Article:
Much of the first half of Eric Alter's Nice Guys Finish... is painfully familiar. A stage divided into two distinct areas (restaurants or bars as appropriate) with two men on one side and two women on the other, each group talking about what the other sex does to drive them crazy. What original ideas or thoughts could possibly come out of this?
Even the situation that sets the show in motion is contrived, as each group waits for a third to join them. The missing man and woman were out on a blind date (ostensibly with each other, of course), so, while they're waiting, the men and the women regale their friends with the horror stories from their own dating experiences. The stories range from simple cases of mixed wires, outright deception, coming on too strong, and so on.
The material is often perceptive and funny, but it seems like it has very little to say or present. At least until the man and the woman return to their prospective groups to talk about their time together. At that point, Nice Guys Finish... becomes sparkling, intelligent, and theatrical in a way it had never even suggested before.
Alter's primary argument is that men and women simply don't know how to communicate with each other, so they tend to send the wrong signals, encourage things they don't really want, and end up with the type of person that isn't right for them. The title is taken from the familiar saying "nice guys finish last," which is adopted in the play by Tommy (Rick Holloway) who gives it as advice to the male half of the blind date, Stevie (Rob Sullivan, also the show's director). The women, meanwhile, have given up all hope of finding someone sincere and thoughtful; the bitter Sherrie (Takemma Morton) even goes so far as to decry the possibility of love altogether. So when Stevie and his date Kimmy (Jennifer Crane) begin to explain the events of their time together, they're facing an uphill battle.
The two end up seated center stage between the warring factions of men and women, a bastion of reality on the battlefield of preconceptions and biases dividing the two. As the scene progresses, however, the discussion between the six people is one of surprising texture; it adopts the simplicity and familiarity of the earlier scenes specifically to turn them on their heads and show the danger that such prejudices, in any area of life, can bring to interaction with others.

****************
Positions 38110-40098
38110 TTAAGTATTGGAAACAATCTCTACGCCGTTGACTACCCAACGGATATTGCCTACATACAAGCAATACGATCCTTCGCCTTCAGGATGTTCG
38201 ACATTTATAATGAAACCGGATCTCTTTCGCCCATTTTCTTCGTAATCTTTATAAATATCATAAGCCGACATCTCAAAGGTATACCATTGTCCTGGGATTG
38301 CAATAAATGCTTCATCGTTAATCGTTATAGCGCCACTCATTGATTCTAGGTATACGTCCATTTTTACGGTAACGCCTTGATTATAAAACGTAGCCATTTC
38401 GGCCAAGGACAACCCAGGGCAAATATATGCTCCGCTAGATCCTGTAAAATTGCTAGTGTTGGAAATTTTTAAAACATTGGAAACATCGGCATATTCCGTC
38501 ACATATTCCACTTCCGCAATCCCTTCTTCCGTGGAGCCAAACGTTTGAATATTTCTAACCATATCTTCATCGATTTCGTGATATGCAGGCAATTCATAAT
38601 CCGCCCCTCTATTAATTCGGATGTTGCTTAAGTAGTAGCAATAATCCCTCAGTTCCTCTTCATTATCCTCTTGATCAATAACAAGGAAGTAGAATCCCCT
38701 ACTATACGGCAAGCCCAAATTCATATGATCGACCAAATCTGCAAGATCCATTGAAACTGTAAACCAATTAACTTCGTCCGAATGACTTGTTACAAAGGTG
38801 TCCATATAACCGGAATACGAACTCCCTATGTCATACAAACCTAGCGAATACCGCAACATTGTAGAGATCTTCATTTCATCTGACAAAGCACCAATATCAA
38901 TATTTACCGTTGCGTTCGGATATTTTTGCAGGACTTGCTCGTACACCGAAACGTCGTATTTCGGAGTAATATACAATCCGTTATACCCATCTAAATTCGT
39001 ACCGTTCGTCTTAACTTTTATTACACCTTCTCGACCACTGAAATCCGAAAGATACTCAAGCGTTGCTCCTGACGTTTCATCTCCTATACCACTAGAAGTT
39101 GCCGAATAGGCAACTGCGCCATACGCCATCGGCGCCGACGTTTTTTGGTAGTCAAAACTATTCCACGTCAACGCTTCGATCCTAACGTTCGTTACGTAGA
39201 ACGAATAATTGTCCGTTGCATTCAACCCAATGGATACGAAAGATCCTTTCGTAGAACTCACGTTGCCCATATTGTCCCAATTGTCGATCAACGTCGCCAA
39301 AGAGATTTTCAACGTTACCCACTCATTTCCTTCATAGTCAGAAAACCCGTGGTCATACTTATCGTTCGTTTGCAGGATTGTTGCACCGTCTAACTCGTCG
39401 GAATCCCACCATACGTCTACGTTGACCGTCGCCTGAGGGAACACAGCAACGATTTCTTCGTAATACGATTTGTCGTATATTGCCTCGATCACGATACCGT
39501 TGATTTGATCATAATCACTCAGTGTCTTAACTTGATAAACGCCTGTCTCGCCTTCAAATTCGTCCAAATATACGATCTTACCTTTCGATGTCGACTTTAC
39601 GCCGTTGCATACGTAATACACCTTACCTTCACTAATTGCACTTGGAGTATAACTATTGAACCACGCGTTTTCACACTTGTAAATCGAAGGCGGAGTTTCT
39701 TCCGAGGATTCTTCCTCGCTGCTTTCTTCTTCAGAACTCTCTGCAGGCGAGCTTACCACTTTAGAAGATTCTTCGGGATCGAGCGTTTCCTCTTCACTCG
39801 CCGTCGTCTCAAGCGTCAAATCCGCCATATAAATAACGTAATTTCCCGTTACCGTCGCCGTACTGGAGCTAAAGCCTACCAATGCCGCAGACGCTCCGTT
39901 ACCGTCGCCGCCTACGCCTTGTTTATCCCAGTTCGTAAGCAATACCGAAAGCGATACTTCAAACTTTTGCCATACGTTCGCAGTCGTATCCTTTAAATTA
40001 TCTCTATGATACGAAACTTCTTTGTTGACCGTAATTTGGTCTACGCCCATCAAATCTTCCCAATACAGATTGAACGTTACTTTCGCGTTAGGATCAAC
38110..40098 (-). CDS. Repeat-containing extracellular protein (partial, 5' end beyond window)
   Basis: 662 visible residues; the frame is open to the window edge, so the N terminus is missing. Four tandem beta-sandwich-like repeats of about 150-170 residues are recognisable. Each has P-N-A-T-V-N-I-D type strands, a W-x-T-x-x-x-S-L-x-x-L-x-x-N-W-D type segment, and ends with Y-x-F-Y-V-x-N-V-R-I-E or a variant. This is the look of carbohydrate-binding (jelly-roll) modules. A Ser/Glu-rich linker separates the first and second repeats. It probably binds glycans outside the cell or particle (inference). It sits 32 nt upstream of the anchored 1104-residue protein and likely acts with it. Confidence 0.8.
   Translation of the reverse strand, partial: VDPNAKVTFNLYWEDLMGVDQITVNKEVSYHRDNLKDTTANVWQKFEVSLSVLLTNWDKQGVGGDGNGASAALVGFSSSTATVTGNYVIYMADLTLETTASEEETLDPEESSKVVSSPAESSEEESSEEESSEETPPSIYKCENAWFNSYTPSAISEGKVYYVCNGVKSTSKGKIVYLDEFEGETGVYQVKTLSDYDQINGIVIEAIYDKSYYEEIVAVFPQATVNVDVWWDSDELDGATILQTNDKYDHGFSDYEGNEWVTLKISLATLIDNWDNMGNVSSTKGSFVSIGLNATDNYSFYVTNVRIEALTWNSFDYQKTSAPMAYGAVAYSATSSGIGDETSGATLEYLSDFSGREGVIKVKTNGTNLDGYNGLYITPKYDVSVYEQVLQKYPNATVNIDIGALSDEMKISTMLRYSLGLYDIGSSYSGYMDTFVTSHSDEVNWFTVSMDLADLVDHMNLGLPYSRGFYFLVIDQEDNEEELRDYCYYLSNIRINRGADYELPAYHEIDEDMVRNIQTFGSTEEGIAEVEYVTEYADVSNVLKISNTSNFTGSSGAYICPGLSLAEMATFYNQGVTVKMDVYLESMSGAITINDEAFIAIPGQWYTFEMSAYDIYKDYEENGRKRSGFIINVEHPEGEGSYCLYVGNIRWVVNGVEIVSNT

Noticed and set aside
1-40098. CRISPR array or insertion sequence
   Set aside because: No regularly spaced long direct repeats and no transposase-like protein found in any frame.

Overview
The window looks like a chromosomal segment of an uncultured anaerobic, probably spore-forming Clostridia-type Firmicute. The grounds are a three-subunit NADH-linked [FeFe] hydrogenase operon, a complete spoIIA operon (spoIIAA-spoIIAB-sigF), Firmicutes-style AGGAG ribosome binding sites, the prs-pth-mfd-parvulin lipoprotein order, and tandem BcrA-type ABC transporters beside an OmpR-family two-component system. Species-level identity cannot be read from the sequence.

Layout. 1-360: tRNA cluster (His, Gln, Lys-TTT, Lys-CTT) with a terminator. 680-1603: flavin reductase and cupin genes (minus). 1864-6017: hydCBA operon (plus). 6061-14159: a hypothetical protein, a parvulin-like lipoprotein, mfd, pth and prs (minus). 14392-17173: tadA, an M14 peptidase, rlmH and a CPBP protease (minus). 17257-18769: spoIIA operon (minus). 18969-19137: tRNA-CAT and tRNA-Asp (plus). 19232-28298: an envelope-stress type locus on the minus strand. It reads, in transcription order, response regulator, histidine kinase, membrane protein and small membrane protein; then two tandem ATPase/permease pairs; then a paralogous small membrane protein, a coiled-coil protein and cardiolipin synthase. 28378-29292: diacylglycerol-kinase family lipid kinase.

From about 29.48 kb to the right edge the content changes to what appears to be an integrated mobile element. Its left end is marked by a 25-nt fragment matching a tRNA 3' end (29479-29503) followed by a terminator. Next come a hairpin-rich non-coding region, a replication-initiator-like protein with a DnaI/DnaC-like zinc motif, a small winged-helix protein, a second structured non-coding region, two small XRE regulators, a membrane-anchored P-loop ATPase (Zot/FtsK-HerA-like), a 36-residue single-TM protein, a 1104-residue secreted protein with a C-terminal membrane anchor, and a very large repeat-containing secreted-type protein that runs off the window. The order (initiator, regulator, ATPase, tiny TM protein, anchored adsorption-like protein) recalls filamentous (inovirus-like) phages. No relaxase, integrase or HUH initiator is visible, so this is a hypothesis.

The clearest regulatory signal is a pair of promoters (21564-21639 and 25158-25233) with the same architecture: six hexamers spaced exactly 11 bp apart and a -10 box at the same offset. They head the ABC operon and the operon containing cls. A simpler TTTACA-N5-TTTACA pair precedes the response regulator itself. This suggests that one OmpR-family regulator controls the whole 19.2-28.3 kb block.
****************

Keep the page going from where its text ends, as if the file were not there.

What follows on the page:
It's a cunning tactic on Alter's part, and one that pays off comedically and dramatically - Stevie and Kim's interactions with their friends, who exist both in the present reality and in their subconscious minds, play beautifully. This fluid interchange of ideas and emotions across traditional barriers of time and space is handled in the way only theater truly can, and it grants everything that comes after (and, after careful re-examination, what came before) a surprisingly amiable tone, and a smile-inducing glow.
Holloway grates just a bit as the perpetual dating cynic and Jenn Doerr's performance as the slightly nerdy third woman is a bit too one-note. But Morton's hard-edged character anchors the female side of the argument, with the dubious, questioning nature exhibited by Michael O'Hagan's "Big Lou" on the male side validates Tommy's points slightly better than Holloway does. (With the performances, as with the text itself, contrasts of all sorts are dominating.) Even Jim Dingevan, as an easy-to-irritate waiter and an intrusive guitarist, finds plenty of comedy in his few moments onstage.
Last but not least, Sullivan and Crane make the perfect couple for the show's romantic focal point; her somewhat skeptical eagerness and his ingratiating behavior (even when trying to put up a rock-hard fašade) are exactly what Nice Guys Finish... needs to elevate it from the everyday to the special. It's impossible not to want these two, and others like them, to succeed and flourish together, something that would suggest there's hope for stronger male-female relations after all.
Fourth Annual Midtown International Theatre Festival